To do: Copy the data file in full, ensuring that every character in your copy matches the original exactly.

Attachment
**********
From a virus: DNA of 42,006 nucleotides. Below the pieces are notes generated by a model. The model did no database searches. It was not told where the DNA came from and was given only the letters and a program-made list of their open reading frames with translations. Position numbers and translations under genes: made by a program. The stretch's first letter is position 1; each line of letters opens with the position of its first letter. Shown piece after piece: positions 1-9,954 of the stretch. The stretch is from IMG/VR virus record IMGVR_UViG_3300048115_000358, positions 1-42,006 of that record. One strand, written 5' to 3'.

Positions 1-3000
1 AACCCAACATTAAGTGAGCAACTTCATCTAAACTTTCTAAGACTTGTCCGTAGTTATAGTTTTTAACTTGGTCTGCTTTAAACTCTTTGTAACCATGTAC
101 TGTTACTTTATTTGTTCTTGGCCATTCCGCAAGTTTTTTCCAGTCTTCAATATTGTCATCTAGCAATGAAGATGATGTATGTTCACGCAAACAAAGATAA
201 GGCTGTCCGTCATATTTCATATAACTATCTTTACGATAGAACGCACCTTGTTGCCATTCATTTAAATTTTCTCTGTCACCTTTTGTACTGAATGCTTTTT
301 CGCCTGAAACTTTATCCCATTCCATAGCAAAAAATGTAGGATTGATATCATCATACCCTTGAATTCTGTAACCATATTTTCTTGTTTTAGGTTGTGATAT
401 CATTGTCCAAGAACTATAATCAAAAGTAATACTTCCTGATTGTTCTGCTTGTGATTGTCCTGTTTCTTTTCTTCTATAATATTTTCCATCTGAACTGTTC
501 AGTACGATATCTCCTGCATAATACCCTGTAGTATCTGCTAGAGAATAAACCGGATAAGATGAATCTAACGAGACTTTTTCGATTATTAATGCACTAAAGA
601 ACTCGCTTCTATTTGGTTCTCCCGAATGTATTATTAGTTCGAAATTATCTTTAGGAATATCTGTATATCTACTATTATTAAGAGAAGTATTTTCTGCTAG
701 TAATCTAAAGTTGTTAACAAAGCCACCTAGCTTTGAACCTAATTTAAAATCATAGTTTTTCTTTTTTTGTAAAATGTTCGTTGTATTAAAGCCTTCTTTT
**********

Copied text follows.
From a virus: DNA of 42,006 nucleotides. Below the pieces are notes generated by a model. The model did no database searches. It was not told where the DNA came from and was given only the letters and a program-made list of their open reading frames with translations. Position numbers and translations under genes: made by a program. The stretch's first letter is position 1; each line of letters opens with the position of its first letter. Shown piece after piece: positions 1-9,954 of the stretch. The stretch is from IMG/VR virus record IMGVR_UViG_3300048115_000358, positions 1-42,006 of that record. One strand, written 5' to 3'.

Positions 1-3000
1 AACCCAACATTAAGTGAGCAACTTCATCTAAACTTTCTAAGACTTGTCCGTAGTTATAGTTTTTAACTTGGTCTGCTTTAAACTCTTTGTAACCATGTAC
101 TGTTACTTTATTTGTTCTTGGCCATTCCGCAAGTTTTTTCCAGTCTTCAATATTGTCATCTAGCAATGAAGATGATGTATGTTCACGCAAACAAAGATAA
201 GGCTGTCCGTCATATTTCATATAACTATCTTTACGATAGAACGCACCTTGTTGCCATTCATTTAAATTTTCTCTGTCACCTTTTGTACTGAATGCTTTTT
301 CGCCTGAAACTTTATCCCATTCCATAGCAAAAAATGTAGGATTGATATCATCATACCCTTGAATTCTGTAACCATATTTTCTTGTTTTAGGTTGTGATAT
401 CATTGTCCAAGAACTATAATCAAAAGTAATACTTCCTGATTGTTCTGCTTGTGATTGTCCTGTTTCTTTTCTTCTATAATATTTTCCATCTGAACTGTTC
501 AGTACGATATCTCCTGCATAATACCCTGTAGTATCTGCTAGAGAATAAACCGGATAAGATGAATCTAACGAGACTTTTTCGATTATTAATGCACTAAAGA
601 ACTCGCTTCTATTTGGTTCTCCCGAATGTATTATTAGTTCGAAATTATCTTTAGGAATATCTGTATATCTACTATTATTAAGAGAAGTATTTTCTGCTAG
701 TAATCTAAAGTTGTTAACAAAGCCACCTAGCTTTGAACCTAATTTAAAATCATAGTTTTTCTTTTTTTGTAAAATGTTCGTTGTATTAAAGCCTTCTTTT